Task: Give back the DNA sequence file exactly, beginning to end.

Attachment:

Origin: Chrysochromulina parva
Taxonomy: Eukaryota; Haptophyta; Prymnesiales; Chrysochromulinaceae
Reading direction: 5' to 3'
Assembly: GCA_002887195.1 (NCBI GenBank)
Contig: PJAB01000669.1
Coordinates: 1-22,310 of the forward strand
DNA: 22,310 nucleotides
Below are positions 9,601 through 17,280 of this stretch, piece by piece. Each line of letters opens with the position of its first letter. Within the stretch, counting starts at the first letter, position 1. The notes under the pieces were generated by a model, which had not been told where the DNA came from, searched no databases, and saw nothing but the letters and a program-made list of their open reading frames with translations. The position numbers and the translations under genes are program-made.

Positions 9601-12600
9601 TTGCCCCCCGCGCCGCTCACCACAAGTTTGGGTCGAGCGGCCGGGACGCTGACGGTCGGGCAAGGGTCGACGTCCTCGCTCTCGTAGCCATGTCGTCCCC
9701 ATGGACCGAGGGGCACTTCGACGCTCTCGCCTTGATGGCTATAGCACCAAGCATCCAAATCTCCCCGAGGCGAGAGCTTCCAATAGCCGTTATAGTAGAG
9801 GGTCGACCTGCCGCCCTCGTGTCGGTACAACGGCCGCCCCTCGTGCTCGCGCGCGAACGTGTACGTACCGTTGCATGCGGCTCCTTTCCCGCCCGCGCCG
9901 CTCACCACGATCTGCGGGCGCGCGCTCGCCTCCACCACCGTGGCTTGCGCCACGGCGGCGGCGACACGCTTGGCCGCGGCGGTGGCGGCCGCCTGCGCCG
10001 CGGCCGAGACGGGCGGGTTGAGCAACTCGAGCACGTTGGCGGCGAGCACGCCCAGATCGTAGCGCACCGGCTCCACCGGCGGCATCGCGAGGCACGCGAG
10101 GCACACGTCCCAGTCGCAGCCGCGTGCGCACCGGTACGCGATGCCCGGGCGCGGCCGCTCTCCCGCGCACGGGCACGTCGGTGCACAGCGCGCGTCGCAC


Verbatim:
Origin: Chrysochromulina parva
Taxonomy: Eukaryota; Haptophyta; Prymnesiales; Chrysochromulinaceae
Reading direction: 5' to 3'
Assembly: GCA_002887195.1 (NCBI GenBank)
Contig: PJAB01000669.1
Coordinates: 1-22,310 of the forward strand
DNA: 22,310 nucleotides
Below are positions 9,601 through 17,280 of this stretch, piece by piece. Each line of letters opens with the position of its first letter. Within the stretch, counting starts at the first letter, position 1. The notes under the pieces were generated by a model, which had not been told where the DNA came from, searched no databases, and saw nothing but the letters and a program-made list of their open reading frames with translations. The position numbers and the translations under genes are program-made.

Positions 9601-12600
9601 TTGCCCCCCGCGCCGCTCACCACAAGTTTGGGTCGAGCGGCCGGGACGCTGACGGTCGGGCAAGGGTCGACGTCCTCGCTCTCGTAGCCATGTCGTCCCC
9701 ATGGACCGAGGGGCACTTCGACGCTCTCGCCTTGATGGCTATAGCACCAAGCATCCAAATCTCCCCGAGGCGAGAGCTTCCAATAGCCGTTATAGTAGAG
9801 GGTCGACCTGCCGCCCTCGTGTCGGTACAACGGCCGCCCCTCGTGCTCGCGCGCGAACGTGTACGTACCGTTGCATGCGGCTCCTTTCCCGCCCGCGCCG
9901 CTCACCACGATCTGCGGGCGCGCGCTCGCCTCCACCACCGTGGCTTGCGCCACGGCGGCGGCGACACGCTTGGCCGCGGCGGTGGCGGCCGCCTGCGCCG
10001 CGGCCGAGACGGGCGGGTTGAGCAACTCGAGCACGTTGGCGGCGAGCACGCCCAGATCGTAGCGCACCGGCTCCACCGGCGGCATCGCGAGGCACGCGAG
10101 GCACACGTCCCAGTCGCAGCCGCGTGCGCACCGGTACGCGATGCCCGGGCGCGGCCGCTCTCCCGCGCACGGGCACGTCGGTGCACAGCGCGCGTCGCAC